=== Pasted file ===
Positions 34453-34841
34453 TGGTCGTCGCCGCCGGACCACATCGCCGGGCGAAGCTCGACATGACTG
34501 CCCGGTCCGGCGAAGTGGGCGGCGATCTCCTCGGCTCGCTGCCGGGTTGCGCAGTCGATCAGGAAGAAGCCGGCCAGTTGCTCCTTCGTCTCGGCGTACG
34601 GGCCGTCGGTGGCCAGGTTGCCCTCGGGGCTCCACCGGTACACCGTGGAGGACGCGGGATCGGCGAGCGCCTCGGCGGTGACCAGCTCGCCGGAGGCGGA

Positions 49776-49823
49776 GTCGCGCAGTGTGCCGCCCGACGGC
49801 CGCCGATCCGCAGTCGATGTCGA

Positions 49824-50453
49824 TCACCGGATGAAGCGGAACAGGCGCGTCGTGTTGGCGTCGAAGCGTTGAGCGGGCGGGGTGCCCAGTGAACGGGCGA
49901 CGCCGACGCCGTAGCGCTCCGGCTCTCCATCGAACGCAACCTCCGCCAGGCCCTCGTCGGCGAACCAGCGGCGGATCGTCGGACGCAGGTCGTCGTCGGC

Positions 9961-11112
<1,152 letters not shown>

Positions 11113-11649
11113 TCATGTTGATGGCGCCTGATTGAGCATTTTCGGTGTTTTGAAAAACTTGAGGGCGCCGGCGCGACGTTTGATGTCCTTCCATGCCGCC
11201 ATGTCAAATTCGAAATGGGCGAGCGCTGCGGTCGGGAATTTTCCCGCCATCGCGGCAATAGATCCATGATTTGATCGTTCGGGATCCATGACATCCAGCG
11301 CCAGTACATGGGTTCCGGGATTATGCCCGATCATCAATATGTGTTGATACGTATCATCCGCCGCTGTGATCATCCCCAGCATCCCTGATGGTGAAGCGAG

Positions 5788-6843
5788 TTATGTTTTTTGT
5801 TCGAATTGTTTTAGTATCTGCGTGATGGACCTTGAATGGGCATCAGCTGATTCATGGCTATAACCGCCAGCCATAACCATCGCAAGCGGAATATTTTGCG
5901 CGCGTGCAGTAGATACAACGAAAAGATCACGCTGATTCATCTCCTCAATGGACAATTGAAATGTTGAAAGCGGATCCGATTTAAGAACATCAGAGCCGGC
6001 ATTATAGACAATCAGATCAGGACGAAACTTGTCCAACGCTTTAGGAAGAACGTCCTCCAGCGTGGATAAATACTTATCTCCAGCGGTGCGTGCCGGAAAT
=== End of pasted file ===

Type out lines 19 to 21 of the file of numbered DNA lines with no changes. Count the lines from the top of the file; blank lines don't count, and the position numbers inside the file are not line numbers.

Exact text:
5801 TCGAATTGTTTTAGTATCTGCGTGATGGACCTTGAATGGGCATCAGCTGATTCATGGCTATAACCGCCAGCCATAACCATCGCAAGCGGAATATTTTGCG
5901 CGCGTGCAGTAGATACAACGAAAAGATCACGCTGATTCATCTCCTCAATGGACAATTGAAATGTTGAAAGCGGATCCGATTTAAGAACATCAGAGCCGGC
6001 ATTATAGACAATCAGATCAGGACGAAACTTGTCCAACGCTTTAGGAAGAACGTCCTCCAGCGTGGATAAATACTTATCTCCAGCGGTGCGTGCCGGAAAT